CRM is a widely implemented strategy for managing a company’s interactions with customers, clients and sales prospects. It involves using technology to organize, automate, and synchronize business processes—principally sales activities, but also those for marketing, customer service, and technical support. The overall goals are to find, attract, and win new clients, nurture and retain those the company already has, entice former clients back into the fold, and reduce the costs of marketing and client service.
- evidence of skill progression (perhaps a badge system)
- diagnosis of skill gaps and learning differences
- motivational data about the kinds of experiences that produce persistence
- exposure to colleges and careers
- development of self-management and project-management skills
- service activities, fitness progress, behavior records, and more
Ideally, any service provider should be able to contribute to and benefit from this record. That requires families to manage student profile privacy they way they manage their Facebook profile.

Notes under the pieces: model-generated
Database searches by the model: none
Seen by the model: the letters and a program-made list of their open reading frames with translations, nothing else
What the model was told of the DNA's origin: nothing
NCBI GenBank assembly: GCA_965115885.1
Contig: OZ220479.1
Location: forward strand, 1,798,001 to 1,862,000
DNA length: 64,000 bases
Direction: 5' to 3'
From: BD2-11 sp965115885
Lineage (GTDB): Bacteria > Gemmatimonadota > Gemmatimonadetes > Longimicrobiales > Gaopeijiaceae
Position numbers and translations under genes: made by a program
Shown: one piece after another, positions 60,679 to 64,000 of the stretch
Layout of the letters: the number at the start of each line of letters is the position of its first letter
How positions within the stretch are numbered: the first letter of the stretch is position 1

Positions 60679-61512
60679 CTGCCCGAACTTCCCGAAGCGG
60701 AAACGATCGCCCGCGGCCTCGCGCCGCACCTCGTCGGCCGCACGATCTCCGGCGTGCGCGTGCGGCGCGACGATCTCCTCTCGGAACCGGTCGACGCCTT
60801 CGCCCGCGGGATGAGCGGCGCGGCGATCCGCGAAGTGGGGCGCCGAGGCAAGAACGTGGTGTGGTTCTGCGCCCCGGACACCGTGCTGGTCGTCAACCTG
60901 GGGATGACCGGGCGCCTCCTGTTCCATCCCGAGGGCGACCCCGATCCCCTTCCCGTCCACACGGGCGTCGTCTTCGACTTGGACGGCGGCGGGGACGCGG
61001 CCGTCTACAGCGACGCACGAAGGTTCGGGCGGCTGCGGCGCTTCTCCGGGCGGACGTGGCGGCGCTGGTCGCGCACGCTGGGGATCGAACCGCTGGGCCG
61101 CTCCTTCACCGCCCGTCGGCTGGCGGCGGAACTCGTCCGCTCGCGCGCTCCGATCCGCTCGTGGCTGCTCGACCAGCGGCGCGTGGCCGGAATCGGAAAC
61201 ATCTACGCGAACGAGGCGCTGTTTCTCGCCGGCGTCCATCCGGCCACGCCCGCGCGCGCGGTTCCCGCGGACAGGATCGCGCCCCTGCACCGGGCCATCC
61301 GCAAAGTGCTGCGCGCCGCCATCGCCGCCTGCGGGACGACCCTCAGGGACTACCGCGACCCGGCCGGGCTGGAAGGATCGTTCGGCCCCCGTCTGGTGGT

Where to start? Pilot projects with online or blended schools (particularly flex models where core instruction is online) would take advantage of digital learning environments where kids are already kicking out 10,000 keystrokes daily. It would help if there were multiple locations (like different Connections Academy or K12 schools that use a common school management system) where units of study could be varied across diverse student groups for active experimentation.
The development of School of One, the NYC middle school math program, is a useful example. It started in summer school, moved to after school, and is being piloted in several middle schools.
Who could pull this off? There are big CRM shops like Salesforce and TeleTech, data shops like IBM and Palantir, and entrepreneurial startups like Junyo and Knowillage. With the right education partners, they could push beyond traditional CRM to real educational intelligence for personalized competency-based environments.